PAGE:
Books for Secondary Students: Synopsis, grade level suitability.

discussion topics, questions, follow-up activities - coming soon


Terror at White Otter Castle School Edition

Grade 7 to 10. Laurel, Aster, and Beth have been best friends since grade one when they created the “triangle of power". In September, as high school graduates, they will head off in different directions. Because Laurel fears it will be the end of their friendship, she convinces the others to join her on an end of summer trip - a nine-day canoe expedition to White Otter Castle, deep in the Northern Canadian forest. Unknown to her, the hundred-year-old log castle is has a dark secret. The “triangle of power” faces the ultimate test when the dark forest holds a terror they never imagined. Based on a true story. Friendship. History.

Some Reviewer Quotes

 First page of Terror at White Otter Castle

There are lots of twists and turns, surprises, and a bit of horror combined to make this less than one hundred page story keep you on the edge of your seat. Next time you are looking for a well-written quick, exciting read, take a look at this one.

Deep in the wilderness, this imposing building has a dark history and soon the girls find themselves having an adventure which will test their friendship to its very limits. Based on a true story this is a very enjoyable read.

If there's scarier place to set up camp in than in the shadow of an abandoned mansion I can't imagine where such a place might be located. Ms. Ferrante convincingly builds up the tension from the very first scene, and there's never a dull moment as the hiking group settles in for the night.

Grade 11-12. In a world where eye color may determine your future, Leya is born with one green and one blue eye. Will this diminish her potential or provide the exceptional opportunity to become a Double Vision Mistress? 
Even if she fulfills her gifts, Leya must learn to control her impulsiveness and quick temper or she will be stripped of her powers in a painful and crippling ritual. Unfortunately, Zendra, a devious Novice knows exactly how to raise Leya's anger. But the Mistresses, struggling with significant problems of their own, seem blind to Leya's dilemma. How much should she risk in pursuit of power, prestige, and wealth?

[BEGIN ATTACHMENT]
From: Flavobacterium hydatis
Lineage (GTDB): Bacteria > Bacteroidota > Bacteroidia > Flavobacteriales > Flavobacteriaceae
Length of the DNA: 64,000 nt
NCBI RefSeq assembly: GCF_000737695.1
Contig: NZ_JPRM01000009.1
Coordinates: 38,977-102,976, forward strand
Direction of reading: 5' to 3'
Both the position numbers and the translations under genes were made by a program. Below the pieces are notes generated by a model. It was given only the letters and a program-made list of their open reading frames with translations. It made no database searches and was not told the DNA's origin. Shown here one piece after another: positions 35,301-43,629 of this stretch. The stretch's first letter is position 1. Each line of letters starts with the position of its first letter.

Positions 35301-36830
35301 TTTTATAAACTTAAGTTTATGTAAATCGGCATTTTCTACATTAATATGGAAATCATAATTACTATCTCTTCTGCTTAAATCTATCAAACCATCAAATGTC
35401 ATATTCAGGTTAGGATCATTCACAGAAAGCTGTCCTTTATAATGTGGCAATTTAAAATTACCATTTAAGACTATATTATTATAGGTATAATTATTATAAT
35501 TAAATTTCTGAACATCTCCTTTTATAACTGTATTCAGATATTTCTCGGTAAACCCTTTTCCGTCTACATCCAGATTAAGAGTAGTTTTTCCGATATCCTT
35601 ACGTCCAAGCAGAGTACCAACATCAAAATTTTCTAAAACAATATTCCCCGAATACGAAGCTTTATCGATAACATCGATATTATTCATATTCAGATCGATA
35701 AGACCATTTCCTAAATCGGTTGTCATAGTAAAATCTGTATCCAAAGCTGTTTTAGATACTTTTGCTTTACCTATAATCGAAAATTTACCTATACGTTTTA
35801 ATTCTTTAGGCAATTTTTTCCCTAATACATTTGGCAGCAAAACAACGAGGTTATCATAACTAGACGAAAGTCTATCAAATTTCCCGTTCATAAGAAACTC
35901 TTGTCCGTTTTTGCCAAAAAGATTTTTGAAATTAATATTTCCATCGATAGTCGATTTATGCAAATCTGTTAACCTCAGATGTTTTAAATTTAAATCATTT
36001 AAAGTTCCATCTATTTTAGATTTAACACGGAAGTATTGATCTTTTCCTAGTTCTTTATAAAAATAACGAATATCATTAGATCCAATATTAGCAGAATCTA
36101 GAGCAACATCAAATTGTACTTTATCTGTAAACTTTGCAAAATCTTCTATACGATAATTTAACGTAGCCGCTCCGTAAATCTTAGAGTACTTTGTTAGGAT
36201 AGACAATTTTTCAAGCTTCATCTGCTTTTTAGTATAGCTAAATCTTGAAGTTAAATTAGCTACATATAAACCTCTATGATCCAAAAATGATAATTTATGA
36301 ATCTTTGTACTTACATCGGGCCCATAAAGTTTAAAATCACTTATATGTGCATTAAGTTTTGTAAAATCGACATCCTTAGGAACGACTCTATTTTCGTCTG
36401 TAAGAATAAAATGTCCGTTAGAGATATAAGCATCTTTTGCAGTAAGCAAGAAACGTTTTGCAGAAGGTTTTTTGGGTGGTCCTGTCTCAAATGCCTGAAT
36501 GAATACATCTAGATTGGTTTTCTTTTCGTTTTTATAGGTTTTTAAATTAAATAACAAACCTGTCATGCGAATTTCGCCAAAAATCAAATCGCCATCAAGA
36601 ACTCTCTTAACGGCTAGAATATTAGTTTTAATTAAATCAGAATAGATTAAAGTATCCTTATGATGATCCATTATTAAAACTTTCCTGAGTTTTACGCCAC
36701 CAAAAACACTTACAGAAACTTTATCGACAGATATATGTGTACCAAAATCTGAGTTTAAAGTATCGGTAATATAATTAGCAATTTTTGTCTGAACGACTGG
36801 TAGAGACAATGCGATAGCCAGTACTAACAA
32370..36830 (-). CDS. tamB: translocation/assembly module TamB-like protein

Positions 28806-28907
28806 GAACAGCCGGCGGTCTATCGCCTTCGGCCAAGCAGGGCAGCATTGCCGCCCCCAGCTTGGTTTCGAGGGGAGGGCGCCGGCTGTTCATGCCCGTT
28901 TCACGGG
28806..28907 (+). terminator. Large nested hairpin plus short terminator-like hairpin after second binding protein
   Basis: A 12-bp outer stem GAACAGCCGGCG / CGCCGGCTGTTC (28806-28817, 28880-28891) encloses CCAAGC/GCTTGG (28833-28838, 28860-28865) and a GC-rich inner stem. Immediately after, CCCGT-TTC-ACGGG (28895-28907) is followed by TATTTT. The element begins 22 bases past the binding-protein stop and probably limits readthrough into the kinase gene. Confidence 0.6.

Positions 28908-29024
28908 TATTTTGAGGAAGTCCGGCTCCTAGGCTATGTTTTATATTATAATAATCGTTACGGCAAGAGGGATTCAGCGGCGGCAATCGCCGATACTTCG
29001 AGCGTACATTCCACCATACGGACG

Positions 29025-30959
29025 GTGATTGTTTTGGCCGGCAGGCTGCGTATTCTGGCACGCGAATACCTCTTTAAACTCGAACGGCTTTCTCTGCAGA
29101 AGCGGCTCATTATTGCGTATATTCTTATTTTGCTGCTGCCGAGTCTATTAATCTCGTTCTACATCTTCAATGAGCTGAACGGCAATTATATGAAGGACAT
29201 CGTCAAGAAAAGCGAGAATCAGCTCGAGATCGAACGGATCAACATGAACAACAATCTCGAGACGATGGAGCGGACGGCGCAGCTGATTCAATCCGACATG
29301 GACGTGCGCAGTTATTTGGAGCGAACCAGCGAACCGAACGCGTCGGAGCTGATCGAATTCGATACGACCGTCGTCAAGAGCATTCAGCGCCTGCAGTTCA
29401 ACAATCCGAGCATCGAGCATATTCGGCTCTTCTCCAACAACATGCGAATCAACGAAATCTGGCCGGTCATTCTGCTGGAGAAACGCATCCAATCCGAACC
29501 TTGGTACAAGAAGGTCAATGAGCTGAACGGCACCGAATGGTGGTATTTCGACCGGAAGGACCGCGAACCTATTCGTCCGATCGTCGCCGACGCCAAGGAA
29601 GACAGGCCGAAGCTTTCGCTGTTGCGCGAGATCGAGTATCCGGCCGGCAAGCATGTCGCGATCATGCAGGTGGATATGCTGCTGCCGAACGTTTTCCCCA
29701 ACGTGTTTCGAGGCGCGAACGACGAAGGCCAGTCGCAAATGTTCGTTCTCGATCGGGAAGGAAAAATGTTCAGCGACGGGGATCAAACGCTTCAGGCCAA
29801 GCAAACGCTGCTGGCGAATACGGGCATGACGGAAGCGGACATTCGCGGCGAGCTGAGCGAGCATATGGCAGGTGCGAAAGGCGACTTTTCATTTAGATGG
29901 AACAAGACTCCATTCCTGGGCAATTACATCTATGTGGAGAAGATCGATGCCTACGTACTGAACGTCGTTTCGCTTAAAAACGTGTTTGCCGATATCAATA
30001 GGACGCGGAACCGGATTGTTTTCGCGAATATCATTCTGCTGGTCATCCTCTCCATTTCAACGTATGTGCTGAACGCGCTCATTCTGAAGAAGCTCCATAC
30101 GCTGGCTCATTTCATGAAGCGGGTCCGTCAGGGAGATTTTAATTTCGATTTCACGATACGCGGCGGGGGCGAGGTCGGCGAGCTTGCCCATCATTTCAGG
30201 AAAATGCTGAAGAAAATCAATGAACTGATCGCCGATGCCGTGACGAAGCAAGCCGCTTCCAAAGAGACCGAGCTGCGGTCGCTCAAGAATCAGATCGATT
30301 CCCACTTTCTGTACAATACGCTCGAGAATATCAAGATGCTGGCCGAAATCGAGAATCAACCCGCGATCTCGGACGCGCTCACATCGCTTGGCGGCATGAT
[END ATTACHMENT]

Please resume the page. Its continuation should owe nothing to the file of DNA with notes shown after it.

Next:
Some Reviewer Quotes

I enjoyed Leya's character simply because she was wonderfully flawed. Her natural propensity for acting before thinking things through, her impulsive nature and her quick temper were somewhat refreshing to read about. I tend to run into main characters that may have obstacles to deal with, but rarely is the obstacle themselves. I don't think this gives a character any room for growth or development if they aren't flawed like the rest of humanity is.

I loved that this story felt exactly like you were in the head of the main character. For the first half or so, that meant being in the head of a fourteen-year-old girl as she interacted with other teenage girls, and all of the friendships, backstabbing, jealousies, rivalries, etc. felt completely real.

Want to tease someone? There are consequences that reverberate years later, sometimes very decisively. Even a simple motive of saving a village of people from a natural calamity has unwanted, unintended consequences. Yes, they're everywhere. 

Bonnie Ferrante does a wonderful job in bringing modern problems that young girls face; insecurity, loneliness, family, balancing study with play, and puts them into the surreal setting of a world with supernatural powers that can do good as well as evil.

The story emphasizes on moral choices and how one must consciously choose to be 'good' when it is easy to pick the easy way out and do harm to others.